English scholar and schoolmaster, known for his work in the teaching of the Latin language. Benjamin was educated at Shrewsbury School, and St John's College, Cambridge. After a brilliant university career, he was elected fellow and lecturer in classics at St John's College in 1828. Two years later, he became an assistant master at Harrow. In 1836, he returned to Shrewsbury as headmaster. He retained this post until 1866, the thirty years being marked by a long series of successes for his pupils, chiefly in classics. When he retired from Shrewsbury, a large collection was made, and was used partly on new school buildings and partly on the founding of a Latin professorship at Cambridge. The first holders were both old pupils of Kennedy, H. A. J. Munro and J. E. B. Mayor. In 1841 he became prebendary of Lichfield. He was elected Regius Professor of Greek at Cambridge and canon of Ely Cathedral. From 1870 to 1880 he was a member of the committee for the revision of the New Testament. In 1870 he also became a member of the University Council. He supported the access of women to a university education, and took a prominent part in the establishment of Newnham and Girton colleges.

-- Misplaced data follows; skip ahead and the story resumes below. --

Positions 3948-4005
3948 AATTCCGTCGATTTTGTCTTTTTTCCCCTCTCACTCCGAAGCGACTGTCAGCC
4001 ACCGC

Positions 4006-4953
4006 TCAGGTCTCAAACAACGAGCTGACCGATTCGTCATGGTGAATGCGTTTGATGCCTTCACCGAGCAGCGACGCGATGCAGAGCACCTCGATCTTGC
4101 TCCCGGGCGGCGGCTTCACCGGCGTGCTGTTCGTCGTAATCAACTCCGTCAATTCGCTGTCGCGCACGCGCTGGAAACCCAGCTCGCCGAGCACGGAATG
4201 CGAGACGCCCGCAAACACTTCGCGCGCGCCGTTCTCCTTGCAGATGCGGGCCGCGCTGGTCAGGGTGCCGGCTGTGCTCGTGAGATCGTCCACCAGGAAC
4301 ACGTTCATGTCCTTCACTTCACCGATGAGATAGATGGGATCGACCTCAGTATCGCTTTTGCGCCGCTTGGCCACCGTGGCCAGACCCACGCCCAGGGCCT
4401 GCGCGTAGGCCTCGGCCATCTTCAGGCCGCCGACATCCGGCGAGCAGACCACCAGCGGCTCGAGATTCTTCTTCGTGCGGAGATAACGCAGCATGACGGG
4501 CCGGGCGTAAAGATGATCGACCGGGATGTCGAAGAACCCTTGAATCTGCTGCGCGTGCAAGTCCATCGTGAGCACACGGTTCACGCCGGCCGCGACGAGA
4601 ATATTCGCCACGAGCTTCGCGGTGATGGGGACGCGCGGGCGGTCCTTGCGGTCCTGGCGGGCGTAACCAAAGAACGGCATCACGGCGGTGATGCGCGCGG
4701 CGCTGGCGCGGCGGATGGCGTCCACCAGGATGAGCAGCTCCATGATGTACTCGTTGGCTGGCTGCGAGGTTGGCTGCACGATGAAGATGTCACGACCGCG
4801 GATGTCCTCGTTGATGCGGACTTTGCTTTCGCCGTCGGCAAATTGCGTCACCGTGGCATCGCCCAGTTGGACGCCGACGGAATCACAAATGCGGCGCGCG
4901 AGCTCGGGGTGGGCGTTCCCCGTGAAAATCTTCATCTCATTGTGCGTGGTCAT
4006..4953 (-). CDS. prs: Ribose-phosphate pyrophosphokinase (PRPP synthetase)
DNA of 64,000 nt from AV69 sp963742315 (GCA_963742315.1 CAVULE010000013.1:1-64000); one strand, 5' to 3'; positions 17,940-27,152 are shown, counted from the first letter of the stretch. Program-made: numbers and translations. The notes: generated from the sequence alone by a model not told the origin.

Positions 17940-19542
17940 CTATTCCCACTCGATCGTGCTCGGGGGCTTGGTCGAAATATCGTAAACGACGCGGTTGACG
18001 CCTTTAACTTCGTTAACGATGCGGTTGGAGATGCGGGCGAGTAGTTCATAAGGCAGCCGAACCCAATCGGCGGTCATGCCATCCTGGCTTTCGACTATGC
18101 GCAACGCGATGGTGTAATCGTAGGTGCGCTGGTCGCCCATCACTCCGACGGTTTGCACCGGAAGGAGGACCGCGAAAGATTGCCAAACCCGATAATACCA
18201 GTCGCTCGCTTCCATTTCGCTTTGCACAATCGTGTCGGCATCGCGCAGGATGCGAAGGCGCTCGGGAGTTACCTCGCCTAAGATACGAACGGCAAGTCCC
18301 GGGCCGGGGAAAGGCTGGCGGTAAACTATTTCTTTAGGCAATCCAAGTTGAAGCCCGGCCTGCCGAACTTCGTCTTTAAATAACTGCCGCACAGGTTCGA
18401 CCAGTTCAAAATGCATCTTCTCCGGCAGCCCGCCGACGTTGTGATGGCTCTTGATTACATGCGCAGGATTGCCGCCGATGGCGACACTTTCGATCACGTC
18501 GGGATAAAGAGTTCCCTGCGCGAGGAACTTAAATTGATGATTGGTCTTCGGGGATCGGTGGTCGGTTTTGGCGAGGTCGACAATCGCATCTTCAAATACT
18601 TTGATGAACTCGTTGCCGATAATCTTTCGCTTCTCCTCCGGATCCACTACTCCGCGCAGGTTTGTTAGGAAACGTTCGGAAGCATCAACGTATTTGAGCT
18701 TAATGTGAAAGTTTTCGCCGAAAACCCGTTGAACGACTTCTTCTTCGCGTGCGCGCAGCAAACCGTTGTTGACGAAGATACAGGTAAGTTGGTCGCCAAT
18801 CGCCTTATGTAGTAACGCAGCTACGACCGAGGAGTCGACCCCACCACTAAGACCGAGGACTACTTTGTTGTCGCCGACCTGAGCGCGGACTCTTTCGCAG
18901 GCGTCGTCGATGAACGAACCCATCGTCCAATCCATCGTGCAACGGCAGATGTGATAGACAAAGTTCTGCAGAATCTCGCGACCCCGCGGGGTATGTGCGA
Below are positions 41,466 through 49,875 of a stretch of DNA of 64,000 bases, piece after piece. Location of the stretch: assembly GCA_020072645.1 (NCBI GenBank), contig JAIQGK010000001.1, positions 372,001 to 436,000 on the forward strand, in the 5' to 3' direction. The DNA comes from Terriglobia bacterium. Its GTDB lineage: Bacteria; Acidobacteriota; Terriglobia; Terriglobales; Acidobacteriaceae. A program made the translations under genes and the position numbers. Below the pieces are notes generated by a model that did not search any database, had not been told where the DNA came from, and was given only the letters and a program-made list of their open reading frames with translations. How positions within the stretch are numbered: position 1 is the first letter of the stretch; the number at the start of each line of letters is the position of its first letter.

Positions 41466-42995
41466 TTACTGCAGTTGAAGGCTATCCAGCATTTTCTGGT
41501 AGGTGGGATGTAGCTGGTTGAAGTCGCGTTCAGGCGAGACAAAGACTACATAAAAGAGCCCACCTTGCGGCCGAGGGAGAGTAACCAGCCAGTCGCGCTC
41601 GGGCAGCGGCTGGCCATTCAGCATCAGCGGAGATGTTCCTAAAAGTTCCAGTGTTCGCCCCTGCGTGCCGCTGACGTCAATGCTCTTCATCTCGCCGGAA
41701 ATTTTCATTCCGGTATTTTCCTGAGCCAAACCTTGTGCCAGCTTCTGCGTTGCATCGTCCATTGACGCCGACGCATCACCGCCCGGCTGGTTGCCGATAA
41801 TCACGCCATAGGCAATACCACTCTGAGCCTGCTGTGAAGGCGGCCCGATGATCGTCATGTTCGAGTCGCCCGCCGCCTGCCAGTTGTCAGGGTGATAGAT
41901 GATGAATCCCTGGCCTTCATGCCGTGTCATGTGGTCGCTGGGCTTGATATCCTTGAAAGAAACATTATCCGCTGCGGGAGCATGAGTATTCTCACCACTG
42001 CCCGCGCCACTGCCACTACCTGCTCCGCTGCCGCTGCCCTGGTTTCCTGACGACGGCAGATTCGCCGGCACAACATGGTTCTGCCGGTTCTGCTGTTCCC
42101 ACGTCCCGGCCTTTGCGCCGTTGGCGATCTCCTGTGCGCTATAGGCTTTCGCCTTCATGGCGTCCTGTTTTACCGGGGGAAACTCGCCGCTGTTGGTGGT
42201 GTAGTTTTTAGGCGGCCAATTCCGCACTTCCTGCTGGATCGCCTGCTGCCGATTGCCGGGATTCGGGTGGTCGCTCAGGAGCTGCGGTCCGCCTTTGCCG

Inscription [south face:] 'Benjamin Hall Kennedy DD Regius Professor of Greek Fellow of St. John's College Cambridge Canon of Ely and from 1836 to 1866 Headmaster of Shrewsbury School born 6th November 1807 died 6th April 1889'
"Dust to the dust but the pure spirit shall flow back to the burning fountain whence it came" [from Percy Bysshe Shelley, Adonais: an Elegy on the Death of John Keats (1821)]